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3D Printer Startups Push Prices Down Into Affordability

By Wesley Fenlon

The $350 Buccaneer printer raised $1 million on Kickstarter, signalling that there's an eager market for cheap 3D printers.

As incredible as 3D printing technology already is, the revolution--where plastic printers are as common as microwaves, where the average household uses them to create toys and trinkets and tools--is still a ways away. Even the most successful 3D printers, like the MakerBot, are still tricky to use. And there's another roadblock: 3D printers still cost a whole lot more than microwaves.

But that's changing, and probably a lot more quickly than 3D printer ease-of-use. Until recently, almost 3D printers cost upwards of $1000. Even the less expensive models that cost in the high hundreds were too expensive to draw in a casual market. But as Ars Technica writes, cheap 3D printers are here, or on their way, and that's a major step towards mass adoption.

The Printbot Simple costs a mere $300, while the Buccaneer, which is about to wrap up a successful Kickstarter campaign, costs $350. The Kickstarter raised $1 million after asking for only $100,000. That level of success proves there's real interest in a low-cost 3D printer. And there's another printer that's cheaper still. Ars points out that the MakiBox A6 LT costs only $200.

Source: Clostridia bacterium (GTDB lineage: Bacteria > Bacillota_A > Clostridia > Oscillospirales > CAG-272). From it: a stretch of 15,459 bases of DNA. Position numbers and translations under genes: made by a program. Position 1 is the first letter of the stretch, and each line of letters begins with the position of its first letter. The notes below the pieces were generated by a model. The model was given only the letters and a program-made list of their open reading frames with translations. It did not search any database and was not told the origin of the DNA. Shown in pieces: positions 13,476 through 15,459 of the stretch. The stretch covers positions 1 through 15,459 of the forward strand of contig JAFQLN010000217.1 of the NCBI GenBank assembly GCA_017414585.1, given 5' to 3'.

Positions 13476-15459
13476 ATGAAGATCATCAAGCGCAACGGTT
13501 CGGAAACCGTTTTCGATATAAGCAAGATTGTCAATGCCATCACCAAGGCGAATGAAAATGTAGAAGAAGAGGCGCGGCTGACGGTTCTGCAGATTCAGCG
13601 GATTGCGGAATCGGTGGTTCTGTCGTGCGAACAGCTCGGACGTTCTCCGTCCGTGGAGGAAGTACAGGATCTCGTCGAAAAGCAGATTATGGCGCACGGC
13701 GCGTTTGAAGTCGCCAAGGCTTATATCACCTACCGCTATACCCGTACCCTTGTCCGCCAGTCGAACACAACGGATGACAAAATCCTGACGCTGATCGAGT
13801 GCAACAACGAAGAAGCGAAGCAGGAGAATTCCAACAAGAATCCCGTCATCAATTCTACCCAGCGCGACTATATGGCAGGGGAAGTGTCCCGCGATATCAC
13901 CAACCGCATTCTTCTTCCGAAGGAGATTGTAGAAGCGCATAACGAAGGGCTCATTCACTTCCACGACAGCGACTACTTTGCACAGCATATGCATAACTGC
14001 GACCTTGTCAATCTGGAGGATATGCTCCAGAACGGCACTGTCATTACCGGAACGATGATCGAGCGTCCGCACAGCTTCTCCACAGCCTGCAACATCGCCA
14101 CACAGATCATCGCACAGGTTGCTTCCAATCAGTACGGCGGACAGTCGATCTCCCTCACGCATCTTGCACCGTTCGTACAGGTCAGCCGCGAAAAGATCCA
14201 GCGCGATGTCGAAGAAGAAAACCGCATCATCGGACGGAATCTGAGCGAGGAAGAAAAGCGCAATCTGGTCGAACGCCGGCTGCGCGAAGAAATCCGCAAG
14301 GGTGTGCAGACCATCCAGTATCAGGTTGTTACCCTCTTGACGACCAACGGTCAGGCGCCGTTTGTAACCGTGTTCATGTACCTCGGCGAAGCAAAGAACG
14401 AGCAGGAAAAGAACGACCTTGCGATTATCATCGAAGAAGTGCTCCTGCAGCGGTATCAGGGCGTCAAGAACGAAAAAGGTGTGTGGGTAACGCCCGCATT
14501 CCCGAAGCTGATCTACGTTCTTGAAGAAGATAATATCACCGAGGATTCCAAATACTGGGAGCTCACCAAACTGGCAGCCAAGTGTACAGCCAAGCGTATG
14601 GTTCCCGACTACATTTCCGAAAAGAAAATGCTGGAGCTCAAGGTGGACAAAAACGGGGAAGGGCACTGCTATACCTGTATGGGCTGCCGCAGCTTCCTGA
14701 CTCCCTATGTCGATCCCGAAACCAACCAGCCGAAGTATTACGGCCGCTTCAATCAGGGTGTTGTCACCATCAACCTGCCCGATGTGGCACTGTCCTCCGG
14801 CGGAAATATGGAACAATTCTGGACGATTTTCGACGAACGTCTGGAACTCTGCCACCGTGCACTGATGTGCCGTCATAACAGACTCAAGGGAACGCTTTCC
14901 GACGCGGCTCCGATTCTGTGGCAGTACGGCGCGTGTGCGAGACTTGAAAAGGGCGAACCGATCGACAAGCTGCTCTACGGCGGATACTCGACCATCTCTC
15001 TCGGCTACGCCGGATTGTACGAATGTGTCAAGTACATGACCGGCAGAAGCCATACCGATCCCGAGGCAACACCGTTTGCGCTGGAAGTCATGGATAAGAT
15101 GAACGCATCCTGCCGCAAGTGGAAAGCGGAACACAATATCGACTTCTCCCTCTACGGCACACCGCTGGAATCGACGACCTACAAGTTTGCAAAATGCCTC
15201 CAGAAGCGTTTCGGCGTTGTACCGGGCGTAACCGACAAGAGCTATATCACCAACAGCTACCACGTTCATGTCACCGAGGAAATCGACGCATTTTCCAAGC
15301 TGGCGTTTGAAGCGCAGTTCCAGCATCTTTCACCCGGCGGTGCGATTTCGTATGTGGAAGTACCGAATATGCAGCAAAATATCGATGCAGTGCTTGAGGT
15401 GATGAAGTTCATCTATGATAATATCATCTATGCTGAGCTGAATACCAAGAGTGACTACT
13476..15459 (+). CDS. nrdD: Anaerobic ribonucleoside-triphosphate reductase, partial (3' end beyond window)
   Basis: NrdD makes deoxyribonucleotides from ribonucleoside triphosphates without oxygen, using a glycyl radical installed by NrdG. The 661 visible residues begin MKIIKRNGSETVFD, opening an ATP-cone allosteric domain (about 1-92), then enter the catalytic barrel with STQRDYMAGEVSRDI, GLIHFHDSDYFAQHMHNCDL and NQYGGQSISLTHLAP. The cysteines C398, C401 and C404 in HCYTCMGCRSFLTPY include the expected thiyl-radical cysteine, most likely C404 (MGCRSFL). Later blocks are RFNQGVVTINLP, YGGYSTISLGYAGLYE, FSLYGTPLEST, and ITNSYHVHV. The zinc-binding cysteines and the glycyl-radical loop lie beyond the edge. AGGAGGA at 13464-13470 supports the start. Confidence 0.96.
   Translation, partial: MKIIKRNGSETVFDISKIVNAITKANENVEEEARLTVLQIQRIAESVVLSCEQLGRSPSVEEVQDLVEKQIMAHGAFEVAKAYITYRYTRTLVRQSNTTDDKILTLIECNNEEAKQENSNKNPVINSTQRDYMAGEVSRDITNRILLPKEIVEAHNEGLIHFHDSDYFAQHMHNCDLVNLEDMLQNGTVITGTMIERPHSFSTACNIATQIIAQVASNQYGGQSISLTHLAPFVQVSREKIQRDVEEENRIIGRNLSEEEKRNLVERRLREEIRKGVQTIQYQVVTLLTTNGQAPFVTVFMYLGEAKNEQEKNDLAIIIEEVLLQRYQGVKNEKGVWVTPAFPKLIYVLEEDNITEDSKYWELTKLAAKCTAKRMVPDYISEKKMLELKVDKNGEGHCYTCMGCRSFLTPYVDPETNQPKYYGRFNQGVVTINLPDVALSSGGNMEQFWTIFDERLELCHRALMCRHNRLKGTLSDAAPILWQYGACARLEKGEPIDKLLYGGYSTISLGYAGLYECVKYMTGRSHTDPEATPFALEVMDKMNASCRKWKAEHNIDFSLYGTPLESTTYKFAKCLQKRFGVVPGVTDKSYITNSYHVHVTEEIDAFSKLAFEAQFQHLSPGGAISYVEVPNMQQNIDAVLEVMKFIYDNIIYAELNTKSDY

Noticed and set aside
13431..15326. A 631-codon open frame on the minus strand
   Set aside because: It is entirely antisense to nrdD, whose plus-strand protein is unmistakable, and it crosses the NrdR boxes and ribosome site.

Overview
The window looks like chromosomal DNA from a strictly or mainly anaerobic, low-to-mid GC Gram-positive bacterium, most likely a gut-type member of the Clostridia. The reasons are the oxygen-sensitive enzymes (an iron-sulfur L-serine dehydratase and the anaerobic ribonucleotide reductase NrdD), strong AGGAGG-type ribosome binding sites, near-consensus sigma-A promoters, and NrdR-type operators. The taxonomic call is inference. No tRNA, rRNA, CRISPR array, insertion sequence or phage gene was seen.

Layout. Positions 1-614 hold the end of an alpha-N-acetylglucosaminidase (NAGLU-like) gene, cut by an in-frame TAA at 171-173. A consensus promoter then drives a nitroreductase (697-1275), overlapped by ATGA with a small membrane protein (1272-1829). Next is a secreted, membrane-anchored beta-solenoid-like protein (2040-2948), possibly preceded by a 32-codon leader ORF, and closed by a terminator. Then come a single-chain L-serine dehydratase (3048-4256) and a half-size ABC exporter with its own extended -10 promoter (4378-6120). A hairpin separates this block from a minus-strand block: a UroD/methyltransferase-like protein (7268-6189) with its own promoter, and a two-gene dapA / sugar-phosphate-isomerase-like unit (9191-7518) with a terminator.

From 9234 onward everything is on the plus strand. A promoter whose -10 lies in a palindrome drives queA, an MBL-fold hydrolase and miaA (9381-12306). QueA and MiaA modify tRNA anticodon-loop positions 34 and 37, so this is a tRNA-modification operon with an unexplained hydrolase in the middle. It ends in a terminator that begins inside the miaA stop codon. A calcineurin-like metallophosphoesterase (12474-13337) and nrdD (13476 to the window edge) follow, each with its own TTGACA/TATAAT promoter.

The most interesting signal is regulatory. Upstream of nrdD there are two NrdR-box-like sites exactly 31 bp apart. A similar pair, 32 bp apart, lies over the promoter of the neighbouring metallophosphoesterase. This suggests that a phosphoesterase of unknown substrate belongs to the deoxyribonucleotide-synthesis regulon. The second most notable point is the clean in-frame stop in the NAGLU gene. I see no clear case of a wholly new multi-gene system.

How are they getting so cheap? There are, obviously, limitations. The build platforms are smaller. The A6 LT is limited to printing objects about a quarter the size of the Replicator 2. But large scale manufacturing helps drive prices down, too. And they're printing at the same 100 micron z-height as the MakerBot. The technology is maturing, and quickly.

These low-cost printers, designed to appeal to a new audience, may even be able to teach the hobbyist-aimed companies a thing or two about making their hardware more accessible. When build platforms no longer need regular re-alignment and maintenance is a rare requirement, not a daily element of 3D printer ownership, more people may be willing to spend $1000 on a 3D printer.

Software may remain the major roadblock even after 3D printer hardware is cheaper and easier to use. But that's where communities like Thingiverse come in, allowing people to download a near-endless variety of printable objects. Not everyone can plan and cook their own meal, but we can all throw a frozen dinner in the microwave and follow instructions.